CTX Centex Corporation (stock symbol)
CTX Centrex
CTX Cyclophosphamide
CTX Corporate Trade Exchange
CTX Cytoxan
CTX Cholera Toxin
CTX Clinical Trial Exemption
670 business-communications system with Toshiba Stratagy IES 12-port voice mail, and unified messaging Having access to e-mail, voice mail and faxes via a common computer application or by telephone. For example, unified messaging may send faxes and digitized voice mail to a mail server that turns them into e-mail attachments. .

The system also includes Toshiba digital desktop telephones, plus 24 SpectraLink wireless telephones, which were programmed to extend the features and capabilities of the users' desktop telephones to anywhere they roam at the 22-bed hospital. Other wireless technologies, such as cellular, could not be used due to the interference with sensitive medical equipment.

"Being able to be mobile, yet still receive all our telephone calls, has greatly improved our efficiency and productivity," says Darryl Thornton, COO of the hospital. "Toshiba's SpectraLink solution was the only one we found that would extend our desktop telephones to the palms of our hands."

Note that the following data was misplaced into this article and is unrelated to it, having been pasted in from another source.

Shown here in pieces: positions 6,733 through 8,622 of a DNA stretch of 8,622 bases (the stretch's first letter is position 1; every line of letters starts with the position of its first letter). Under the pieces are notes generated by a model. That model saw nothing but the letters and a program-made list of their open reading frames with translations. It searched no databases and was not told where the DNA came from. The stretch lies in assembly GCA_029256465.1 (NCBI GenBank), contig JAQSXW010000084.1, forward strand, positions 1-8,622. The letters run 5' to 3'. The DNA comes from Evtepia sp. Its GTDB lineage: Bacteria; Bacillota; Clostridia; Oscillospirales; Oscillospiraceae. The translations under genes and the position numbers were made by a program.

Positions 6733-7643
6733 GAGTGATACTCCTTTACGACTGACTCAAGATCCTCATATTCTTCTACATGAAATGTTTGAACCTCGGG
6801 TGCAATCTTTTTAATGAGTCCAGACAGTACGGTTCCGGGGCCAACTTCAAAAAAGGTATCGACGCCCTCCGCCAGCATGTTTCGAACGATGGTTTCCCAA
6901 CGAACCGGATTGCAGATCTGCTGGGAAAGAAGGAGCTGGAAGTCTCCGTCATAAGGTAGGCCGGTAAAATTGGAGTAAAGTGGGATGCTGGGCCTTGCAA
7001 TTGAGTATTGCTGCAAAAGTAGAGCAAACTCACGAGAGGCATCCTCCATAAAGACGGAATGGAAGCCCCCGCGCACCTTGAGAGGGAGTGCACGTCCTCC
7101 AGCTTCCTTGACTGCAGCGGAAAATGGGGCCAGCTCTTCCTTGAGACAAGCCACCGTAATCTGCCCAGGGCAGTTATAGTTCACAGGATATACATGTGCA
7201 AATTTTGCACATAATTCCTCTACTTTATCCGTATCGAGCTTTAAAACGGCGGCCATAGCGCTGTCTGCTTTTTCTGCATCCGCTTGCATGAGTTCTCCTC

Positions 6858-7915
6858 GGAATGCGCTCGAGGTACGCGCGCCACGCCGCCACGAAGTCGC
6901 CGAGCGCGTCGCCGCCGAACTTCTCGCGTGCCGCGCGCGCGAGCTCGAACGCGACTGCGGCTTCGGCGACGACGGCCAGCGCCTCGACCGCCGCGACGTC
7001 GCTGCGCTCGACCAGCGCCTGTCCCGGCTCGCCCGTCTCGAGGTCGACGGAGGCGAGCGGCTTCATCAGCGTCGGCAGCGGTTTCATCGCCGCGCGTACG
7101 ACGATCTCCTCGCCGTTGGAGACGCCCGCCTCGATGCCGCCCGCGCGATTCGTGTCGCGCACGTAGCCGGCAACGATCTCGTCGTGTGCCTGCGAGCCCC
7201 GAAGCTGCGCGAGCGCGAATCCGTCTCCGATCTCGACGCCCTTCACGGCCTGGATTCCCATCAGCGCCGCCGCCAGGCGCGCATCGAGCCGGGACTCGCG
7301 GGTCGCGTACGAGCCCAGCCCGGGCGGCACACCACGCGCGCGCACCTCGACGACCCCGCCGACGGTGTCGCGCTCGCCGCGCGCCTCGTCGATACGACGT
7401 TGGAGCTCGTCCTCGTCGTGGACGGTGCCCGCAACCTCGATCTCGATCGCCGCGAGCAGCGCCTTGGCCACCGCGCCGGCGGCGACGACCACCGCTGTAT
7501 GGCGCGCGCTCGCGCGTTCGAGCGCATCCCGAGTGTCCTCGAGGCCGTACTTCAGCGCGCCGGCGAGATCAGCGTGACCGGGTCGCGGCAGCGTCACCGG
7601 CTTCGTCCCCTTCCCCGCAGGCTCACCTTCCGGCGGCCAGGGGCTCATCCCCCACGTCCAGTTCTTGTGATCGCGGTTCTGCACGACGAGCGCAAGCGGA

The system also accommodates the hospital's remote users. "The system is so flexible that we were able to connect our remote users and still have it look like they are located at our corporate offices," Thornton explains. "Both incoming and outgoing calls are routed via the remote users' extensions through our main system at the hospital, so it's totally transparent that they aren't here at the hospital."

The hospital also had unique requirements for the Strata CTX670, including paging that could be restricted by area and the ability to restrict long distance on specific telephones, such as those in the lobby and in patient rooms, which required special programming.

To deliver the hospital's integrated voice and data communication, Great Plains partnered with TelCove, a provider of business-critical telecommunications services In telecommunication, the term telecommunications service has the following meanings:

1. Any service provided by a telecommunication provider.